Monday, October 22, 2007
Sunday, October 14, 2007
Wednesday, September 5, 2007
Hat tip to Grandprix.com
Tuesday, July 3, 2007
Logistics (transportation, handling, inventory)
Retail costs (labour, facilities)
Advertising & Marketing
Support costs (how do I activate this dang thing?)
Warranty costs (shipping, handling, labour, parts)
Rough numbers, this type of equipment often runs about 50% material and 50% other costs (again not counting any development costs). Is $600 a fair price for a $400 phone? My buddy Mike says yes, and who is a lowly buyer to argue with that?
Monday, June 25, 2007
Let's take a car purchase. A dealer has it listed at $38,789 after some negotiation you settle on a price of $35,600. The dealer then asks if you would like to finance the car over 6 years, and offers to do so at $702/month. Is that a good deal? In order to decide you need to be able to calculate some numbers, and have some external information. One piece of information you need is "what interest rate would someone charge me to borrow $35,600 and repay the loan over six years?"
In this case, the answer depends on whether you can get someone else to write this loan for less than 12.3%. All in all, these are not difficult calculations (and any number of web-sites, calculators, or spreadsheets will perform them for you).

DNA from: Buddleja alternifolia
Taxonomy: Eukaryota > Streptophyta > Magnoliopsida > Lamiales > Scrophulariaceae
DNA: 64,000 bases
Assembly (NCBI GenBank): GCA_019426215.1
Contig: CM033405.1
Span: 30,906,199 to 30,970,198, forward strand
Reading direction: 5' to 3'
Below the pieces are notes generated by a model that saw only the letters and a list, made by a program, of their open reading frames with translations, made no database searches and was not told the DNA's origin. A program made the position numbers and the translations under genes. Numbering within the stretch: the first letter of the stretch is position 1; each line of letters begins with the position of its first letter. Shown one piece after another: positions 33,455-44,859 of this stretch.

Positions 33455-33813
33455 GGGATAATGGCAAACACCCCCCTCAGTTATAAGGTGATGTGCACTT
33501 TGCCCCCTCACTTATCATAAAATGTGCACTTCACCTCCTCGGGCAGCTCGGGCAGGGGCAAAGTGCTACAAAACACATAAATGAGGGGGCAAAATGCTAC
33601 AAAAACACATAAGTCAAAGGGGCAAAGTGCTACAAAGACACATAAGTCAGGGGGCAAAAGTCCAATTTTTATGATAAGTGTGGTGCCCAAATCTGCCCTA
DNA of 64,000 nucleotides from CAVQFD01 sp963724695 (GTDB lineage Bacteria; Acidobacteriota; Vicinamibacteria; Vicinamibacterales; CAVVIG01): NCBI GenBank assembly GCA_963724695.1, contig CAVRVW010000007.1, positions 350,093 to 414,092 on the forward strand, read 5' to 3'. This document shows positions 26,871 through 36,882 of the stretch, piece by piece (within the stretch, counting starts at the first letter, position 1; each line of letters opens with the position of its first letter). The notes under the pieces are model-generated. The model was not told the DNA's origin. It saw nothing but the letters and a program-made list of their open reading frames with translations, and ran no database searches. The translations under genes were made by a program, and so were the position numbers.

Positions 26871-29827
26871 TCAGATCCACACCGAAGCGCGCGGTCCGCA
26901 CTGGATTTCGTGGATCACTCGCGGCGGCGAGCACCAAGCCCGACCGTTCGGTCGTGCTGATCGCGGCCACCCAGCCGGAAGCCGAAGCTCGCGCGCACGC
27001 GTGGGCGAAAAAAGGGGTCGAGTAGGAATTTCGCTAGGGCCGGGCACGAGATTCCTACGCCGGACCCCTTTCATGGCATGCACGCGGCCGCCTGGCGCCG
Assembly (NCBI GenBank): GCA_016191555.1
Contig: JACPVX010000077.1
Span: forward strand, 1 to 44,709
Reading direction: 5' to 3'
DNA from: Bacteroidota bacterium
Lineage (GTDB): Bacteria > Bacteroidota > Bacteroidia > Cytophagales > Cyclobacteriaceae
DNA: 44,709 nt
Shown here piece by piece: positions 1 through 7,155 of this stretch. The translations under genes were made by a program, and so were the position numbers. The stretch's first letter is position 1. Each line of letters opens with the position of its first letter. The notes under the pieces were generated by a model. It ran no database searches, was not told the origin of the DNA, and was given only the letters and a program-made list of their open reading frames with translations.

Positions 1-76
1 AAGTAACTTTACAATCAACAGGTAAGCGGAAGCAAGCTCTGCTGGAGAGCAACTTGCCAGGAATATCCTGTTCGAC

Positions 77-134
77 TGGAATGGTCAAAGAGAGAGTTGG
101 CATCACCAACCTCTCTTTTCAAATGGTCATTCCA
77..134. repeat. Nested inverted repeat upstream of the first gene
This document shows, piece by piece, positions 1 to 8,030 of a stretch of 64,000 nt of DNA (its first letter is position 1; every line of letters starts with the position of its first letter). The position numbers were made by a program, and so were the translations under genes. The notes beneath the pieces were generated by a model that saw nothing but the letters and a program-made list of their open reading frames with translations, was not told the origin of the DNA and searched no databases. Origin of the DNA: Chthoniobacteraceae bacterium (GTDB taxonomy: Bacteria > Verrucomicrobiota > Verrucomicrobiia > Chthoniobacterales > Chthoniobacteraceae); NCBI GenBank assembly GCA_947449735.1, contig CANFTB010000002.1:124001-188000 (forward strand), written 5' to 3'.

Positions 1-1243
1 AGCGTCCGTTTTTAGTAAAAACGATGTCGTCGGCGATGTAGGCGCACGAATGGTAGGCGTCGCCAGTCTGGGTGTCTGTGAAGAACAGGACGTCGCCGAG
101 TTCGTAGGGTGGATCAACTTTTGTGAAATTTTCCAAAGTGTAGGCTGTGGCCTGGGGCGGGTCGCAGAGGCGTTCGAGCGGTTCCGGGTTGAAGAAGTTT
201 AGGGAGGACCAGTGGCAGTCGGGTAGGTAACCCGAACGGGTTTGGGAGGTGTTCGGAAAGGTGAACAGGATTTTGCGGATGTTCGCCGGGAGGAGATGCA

However ... when you are negotiating procurement or outsourcing contracts don't assume all the parties at the table will be able to perform these calculations - especially "right there at the table" and that even if they can, that they will think the result is reasonable.
I'm often surprised at how frequently clients (and sales staffs) get tied up on this issue when services are paid on a deferred basis. You will often see sales staff asking for outrageously high margins just as often as you'll find a client wondering why they can't pay, for example, $1M in 10 years for $1M in services today.
And just when you think everyone is on the same page and being all reasonable, then we need to consider deal and partner specific risk ...
Wednesday, June 13, 2007
"The current worldwide shortage of carbonfibre is going to make it more difficult and more expensive to build racing cars, until supply catches up with demand."
Click on the link for the full story from www.grandprix.com
Saturday, March 3, 2007
Michael (Sourcing Innovation) - here - here - here (and many more)
Tim (Supply Excellence) - here - here - here (and also many more)
Jason (Spend Matters) - here - here - here (and you guessed it ... many more)